Food Assistance Fact Sheet - Djibouti

August 15, 2016

Food Security Situation  

Map of Djibouti
CIA World Factbook
  • The March-to-May Diraac/Sugum rains were above-average and overall led to an improvement in pasture and livestock fonditions. Some areas, however, have yet to fully recover after several consecutive seasons of El Niño-related dryness. Although the July-to-Septmeber Karan/Karma rains have begun, poor households in Obock, Dikhil, and Ali Sabieh still face Crisis (IPC Phase 3) acute food insecurity, according to the Famine Early Warning Systems Network (FEWS NET). 

  • Given that Djibouti’s climate is unsuitable for crop production, its population is largely dependent on imported food, leaving them vulnerable to high food prices. Seasonal wage labor opportunities are currently limited, giving poor rural and urban households fewer opportunities to earn income. Additionally, an estimated one in every three children is stunted and nearly 18 percent of children are affected by global acute malnutrition.

  • Djibouti continues to deal with a protracted refugee crisis. Since the outbreak of the Yemen crisis in March 2015, 35,000 refugees have entered Djibouti, according to the U.N. High Commissioner for Refguees (UNHCR). While the majority have either transited to other countries, or settled with family or other contacts in Djibouti town, over 3,500 remain as of mid-July, including more than 1,400 in the Markazi Camp in Obock Region. Djibouti also hosts approximately 16,000 refugees from Somalia, Eritrea and Ethiopia. The majority are long-term refugees who have resided in Ali Addeh and Holl Holl camps in Ali Sabieh region for up to 20 years. Refugee camps in Djibouti are located in very isolated areas and refugees are prohibited from working, leaving them almost entirely dependent on assistance. 

Food Assistance Programs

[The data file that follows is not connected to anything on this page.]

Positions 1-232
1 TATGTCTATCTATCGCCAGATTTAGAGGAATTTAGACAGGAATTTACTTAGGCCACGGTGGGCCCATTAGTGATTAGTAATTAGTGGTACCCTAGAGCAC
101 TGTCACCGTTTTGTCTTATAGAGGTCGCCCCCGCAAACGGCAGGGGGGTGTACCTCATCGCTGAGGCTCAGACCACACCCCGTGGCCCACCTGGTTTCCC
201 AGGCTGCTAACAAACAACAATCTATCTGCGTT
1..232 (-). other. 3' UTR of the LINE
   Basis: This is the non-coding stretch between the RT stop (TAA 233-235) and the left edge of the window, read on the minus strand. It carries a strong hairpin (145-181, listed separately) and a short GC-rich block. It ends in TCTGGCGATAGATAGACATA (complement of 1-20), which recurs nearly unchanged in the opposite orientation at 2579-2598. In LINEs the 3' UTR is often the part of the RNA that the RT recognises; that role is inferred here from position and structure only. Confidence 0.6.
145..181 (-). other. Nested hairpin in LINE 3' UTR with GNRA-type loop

• The Office of Food for Peace (FFP) supports the U.N. World Food Program (WFP) to provide food assistance to 75,600 of the most vulnerable and severely food insecure in Djibouti, focusing on refugees and food insecure households. FFP programs use targeted relief and recovery interventions to reduce short-term hunger among rural communities that are affected by recurrent drought emergencies and increasing food prices while also aiming to support asset creation activities that build resilience to shocks. FFP also provides funding and in-kind Ready-to-Use Therapeutic Foods (RUTF) to UNICEF to treat severely acutely malnourished children under five, as well as food assistance to refugees in camps.

Food for Peace Contributions

Total Contributions:

  U.S. Dollars Metric Tons
Fiscal Year 2016 $3.8 million 3,040 MT
Fiscal Year 2015 $2.8 million 2,800 MT
Fiscal Year 2014 $3.4 million 3,650 MT
Fiscal Year 2013 $3.6 million 3,530 MT
Fiscal Year 2012 $2.3 million  2,140 MT

Fiscal Year 2015 Contribution Breakdown:

  U.S. Dollars Metric Tons
Title II Development ---- ----
Title II Emergency $3.8 million 3,040 MT
Emergency Food Security Program (EFSP) ---- ----

Food Security Situation information is provided by WFP, FEWS NET and UNICEF as of May 2016

The Integrated Food Security Phase Classification (IPC) is a standardized tool that aims to classify the severity and magnitude of food insecurity.  The IPC scale, which is comparable across countries, ranges from Minimal—IPC I—to Famine—IPC 5.

Last updated: August 22, 2016

Share This Page